The language and logic of “mindfulness” — including the significance of feeling present, in the moment, and being aware of one’s own reactions — has become a critical part of the modern approach to well-being, especially in coping with anxiety and stress. While mindfulness is a contemporary ideal, 10 years ago the concept of “self-care” existed, but it didn’t have a name that mainstream consumers could use to talk about things they did to cope with anxiety and stress. This is related, of course, to the destigmatization of mental/emotional health (49% of consumers strongly agree with the statement "mental and emotional balance is every bit as important as physical health”). Self-care has emerged as a mainstream vocabulary for practices that previous ascetic definitions of health and wellness disavowed (e.g., taking a personal day, treating yourself, making something nice for yourself). It also indicates how mainstream the holistic vision of health and wellness is. It’s about loving yourself rather than flagellating yourself, which is closer to mindfulness than the traditional sin/salvation dialetic that is associated with health and wellness talk.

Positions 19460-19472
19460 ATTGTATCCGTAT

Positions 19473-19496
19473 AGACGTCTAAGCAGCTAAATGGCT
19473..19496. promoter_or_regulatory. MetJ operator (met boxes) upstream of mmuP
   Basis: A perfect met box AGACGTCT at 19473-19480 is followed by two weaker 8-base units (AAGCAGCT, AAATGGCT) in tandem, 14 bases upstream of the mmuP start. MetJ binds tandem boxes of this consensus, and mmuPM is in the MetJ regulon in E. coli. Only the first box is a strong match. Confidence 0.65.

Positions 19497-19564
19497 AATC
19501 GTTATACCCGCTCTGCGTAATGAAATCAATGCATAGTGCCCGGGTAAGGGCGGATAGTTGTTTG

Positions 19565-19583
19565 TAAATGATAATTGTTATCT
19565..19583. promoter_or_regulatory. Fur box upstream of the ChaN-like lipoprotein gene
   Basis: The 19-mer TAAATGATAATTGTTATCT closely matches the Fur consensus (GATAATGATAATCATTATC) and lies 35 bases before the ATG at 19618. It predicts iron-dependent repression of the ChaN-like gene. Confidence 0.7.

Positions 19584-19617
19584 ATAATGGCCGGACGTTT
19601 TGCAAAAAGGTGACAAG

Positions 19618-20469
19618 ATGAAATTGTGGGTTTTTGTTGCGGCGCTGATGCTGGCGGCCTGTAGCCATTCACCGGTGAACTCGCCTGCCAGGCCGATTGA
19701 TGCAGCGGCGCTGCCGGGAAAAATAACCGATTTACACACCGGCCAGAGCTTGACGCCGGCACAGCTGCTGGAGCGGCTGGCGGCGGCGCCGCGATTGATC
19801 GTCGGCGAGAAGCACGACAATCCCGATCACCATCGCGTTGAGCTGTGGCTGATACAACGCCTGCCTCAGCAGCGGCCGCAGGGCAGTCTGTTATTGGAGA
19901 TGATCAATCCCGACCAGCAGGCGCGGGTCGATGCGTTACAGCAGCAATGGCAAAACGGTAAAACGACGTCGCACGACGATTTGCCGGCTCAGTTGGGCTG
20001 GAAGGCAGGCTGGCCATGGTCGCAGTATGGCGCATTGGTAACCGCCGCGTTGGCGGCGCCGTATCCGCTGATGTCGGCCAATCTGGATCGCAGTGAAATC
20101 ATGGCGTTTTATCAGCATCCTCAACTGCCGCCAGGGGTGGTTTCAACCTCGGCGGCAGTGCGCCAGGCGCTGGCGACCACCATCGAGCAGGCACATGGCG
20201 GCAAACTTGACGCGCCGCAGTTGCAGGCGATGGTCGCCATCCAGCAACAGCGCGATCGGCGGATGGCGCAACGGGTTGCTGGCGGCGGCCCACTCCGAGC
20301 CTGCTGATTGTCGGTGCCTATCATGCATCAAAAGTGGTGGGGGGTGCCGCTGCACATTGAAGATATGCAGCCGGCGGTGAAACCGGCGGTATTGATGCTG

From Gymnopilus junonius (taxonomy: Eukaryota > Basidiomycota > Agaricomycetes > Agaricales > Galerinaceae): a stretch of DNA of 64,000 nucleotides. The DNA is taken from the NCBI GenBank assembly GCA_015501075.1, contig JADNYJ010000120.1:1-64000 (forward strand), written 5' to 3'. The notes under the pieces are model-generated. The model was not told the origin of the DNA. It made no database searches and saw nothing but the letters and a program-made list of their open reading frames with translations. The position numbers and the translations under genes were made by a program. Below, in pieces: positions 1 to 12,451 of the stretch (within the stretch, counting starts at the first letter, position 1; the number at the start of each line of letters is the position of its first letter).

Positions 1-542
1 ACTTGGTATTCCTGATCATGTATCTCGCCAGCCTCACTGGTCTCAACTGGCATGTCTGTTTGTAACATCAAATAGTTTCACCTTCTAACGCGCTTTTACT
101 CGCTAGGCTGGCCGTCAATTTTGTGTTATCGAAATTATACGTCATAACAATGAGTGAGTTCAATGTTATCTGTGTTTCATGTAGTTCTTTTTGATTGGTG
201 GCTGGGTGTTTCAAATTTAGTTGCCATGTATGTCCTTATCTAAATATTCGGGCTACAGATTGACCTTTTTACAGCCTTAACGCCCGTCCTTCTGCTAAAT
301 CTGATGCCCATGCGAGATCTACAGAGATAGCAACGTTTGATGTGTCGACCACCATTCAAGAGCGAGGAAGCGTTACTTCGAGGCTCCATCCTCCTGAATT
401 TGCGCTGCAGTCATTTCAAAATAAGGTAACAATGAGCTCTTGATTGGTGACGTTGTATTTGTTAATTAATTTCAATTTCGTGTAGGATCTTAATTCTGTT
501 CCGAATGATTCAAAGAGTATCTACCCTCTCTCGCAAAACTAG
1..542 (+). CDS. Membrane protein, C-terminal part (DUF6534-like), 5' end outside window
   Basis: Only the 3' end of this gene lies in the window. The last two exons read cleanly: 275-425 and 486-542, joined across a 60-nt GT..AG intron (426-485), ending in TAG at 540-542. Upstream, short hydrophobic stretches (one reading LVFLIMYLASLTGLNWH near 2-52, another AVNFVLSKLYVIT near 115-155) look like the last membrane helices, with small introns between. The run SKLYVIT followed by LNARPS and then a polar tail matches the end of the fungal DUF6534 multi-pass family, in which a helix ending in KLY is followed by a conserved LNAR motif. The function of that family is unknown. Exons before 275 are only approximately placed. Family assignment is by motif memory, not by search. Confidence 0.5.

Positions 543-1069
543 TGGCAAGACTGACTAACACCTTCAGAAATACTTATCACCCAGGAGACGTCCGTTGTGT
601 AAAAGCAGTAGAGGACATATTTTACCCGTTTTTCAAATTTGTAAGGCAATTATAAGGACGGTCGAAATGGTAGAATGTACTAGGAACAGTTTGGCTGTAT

Fats No Longer the Villain: The Rise of “Healthy Fats”